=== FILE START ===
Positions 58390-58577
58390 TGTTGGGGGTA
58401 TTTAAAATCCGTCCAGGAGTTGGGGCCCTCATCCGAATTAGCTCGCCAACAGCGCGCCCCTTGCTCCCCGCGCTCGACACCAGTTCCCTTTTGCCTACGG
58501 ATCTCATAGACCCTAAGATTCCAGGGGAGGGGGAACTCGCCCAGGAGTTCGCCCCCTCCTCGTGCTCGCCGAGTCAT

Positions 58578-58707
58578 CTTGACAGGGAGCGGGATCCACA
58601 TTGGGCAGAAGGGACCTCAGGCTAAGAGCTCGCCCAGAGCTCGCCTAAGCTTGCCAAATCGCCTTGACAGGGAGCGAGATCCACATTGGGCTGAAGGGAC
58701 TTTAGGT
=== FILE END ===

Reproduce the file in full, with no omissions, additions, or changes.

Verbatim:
Positions 58390-58577
58390 TGTTGGGGGTA
58401 TTTAAAATCCGTCCAGGAGTTGGGGCCCTCATCCGAATTAGCTCGCCAACAGCGCGCCCCTTGCTCCCCGCGCTCGACACCAGTTCCCTTTTGCCTACGG
58501 ATCTCATAGACCCTAAGATTCCAGGGGAGGGGGAACTCGCCCAGGAGTTCGCCCCCTCCTCGTGCTCGCCGAGTCAT

Positions 58578-58707
58578 CTTGACAGGGAGCGGGATCCACA
58601 TTGGGCAGAAGGGACCTCAGGCTAAGAGCTCGCCCAGAGCTCGCCTAAGCTTGCCAAATCGCCTTGACAGGGAGCGAGATCCACATTGGGCTGAAGGGAC
58701 TTTAGGT